People need to hear of the delight of being able to depend on someone else. In this dog-eat-dog world, we need to say to them there’s immense strength to be drawn from the power of two. That someone who knows me (often better than I know myself) is looking over my shoulder, even putting my interests before her own – just like God! – is a source of immense strength.
People change. Because old friends change at a distance from us, often those friendships weaken. Husbands and wives change too, but if all goes well the answer to the Beatles question: “When I grow older… will you still need me?” is “More than ever. To know you is to love you!”
Now of course, you can’t escape the statistics, marriage is on the rocks. Marriages are breaking all the time. Many people are better off out of relationships that – far from mirroring those in the Godhead – become pure hell. Of course we should be putting more work into helping people in this pressure cooker world. Yes it’s great that youngsters are not rushing into marriage, but thinking twice. But it is still true that there are few things better in this world than a good marriage. And it’s time we said so.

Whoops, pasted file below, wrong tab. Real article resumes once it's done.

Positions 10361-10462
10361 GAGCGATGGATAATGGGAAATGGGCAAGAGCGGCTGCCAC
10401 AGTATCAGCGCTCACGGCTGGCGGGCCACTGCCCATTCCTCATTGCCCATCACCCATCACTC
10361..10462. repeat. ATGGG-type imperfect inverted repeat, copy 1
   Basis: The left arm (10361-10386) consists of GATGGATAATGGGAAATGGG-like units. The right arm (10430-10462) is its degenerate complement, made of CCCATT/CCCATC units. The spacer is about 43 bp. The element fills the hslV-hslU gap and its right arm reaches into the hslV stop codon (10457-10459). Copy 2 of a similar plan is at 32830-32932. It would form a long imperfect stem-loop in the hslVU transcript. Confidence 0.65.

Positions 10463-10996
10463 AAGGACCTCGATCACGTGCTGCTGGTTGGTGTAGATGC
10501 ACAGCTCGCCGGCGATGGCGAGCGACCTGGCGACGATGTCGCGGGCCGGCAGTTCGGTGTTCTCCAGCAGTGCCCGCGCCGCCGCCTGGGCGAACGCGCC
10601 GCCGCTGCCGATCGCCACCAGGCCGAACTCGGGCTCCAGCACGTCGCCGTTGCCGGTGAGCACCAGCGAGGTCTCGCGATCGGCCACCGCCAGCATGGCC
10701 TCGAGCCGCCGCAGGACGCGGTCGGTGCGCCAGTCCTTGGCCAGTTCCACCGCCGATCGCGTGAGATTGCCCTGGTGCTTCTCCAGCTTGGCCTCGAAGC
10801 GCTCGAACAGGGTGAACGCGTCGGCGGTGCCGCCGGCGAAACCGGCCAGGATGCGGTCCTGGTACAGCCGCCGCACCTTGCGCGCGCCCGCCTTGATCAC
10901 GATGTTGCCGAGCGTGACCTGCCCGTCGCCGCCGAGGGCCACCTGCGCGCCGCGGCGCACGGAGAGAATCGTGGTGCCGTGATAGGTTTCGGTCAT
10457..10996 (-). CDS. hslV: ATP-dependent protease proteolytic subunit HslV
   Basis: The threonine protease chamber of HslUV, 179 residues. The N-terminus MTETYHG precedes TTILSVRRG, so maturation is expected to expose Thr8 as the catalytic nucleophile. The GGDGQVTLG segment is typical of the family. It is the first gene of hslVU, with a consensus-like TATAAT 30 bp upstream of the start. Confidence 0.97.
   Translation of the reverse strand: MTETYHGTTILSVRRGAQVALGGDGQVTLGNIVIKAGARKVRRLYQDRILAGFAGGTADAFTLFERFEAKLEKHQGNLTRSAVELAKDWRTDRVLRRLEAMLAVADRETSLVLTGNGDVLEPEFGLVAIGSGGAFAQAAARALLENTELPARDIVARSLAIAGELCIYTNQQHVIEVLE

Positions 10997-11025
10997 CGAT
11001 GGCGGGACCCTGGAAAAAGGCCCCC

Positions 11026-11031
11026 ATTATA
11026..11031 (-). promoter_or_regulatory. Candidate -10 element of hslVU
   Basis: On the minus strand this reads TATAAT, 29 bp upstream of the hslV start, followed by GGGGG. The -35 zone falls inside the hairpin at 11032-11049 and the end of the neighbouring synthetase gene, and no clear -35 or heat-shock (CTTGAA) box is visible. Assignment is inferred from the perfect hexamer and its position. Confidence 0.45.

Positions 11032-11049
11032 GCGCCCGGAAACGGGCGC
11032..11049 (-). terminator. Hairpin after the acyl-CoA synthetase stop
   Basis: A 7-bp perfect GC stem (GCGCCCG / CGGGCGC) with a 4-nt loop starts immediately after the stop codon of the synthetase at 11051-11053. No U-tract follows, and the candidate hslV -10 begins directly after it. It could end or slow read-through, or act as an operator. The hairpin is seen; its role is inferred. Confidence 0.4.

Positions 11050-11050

For too long we’ve kept quiet about the joys and delights of a faithful relationship that depends utterly and trusts completely. It’s time to speak. To join the godhead and declare “it’s good, it’s very good!”
The men illustrating the Ha’aretz report (above) were NOT “covering their feet”.
In conversation on Bob’s blog, related to my post below about foot as a possible euphemism for male genitals in the Bible, he points out that there are cases where the phrase “cover his feet” is clearly euphemistic for “going to the bathroom” – to use a more contemporary American euphemism. I entirely agree. It is. Clearly when Saul in 1 Samuel 24:3 goes into the cave to “cover his feet” להסך את־רגליו he is as the Living Bible said going “to the bathroom” (cf. Judges 3:24).
I am left with two problems, do two case make sufficient precedent for seeing euphemisms everywhere, and more importantly, how does this euphemism: “cover … feet” = “go to the bathroom” work? The way it seems to me to make sense is that when one needed to relieve oneself in the fields or on a journey one squatted, thus “covering one’s feet” with ones robe, and hiding the action from passers by. Thus it seems to me the clear euphemism is “cover the feet” = “relieve oneself” and not “foot” = “male organ”.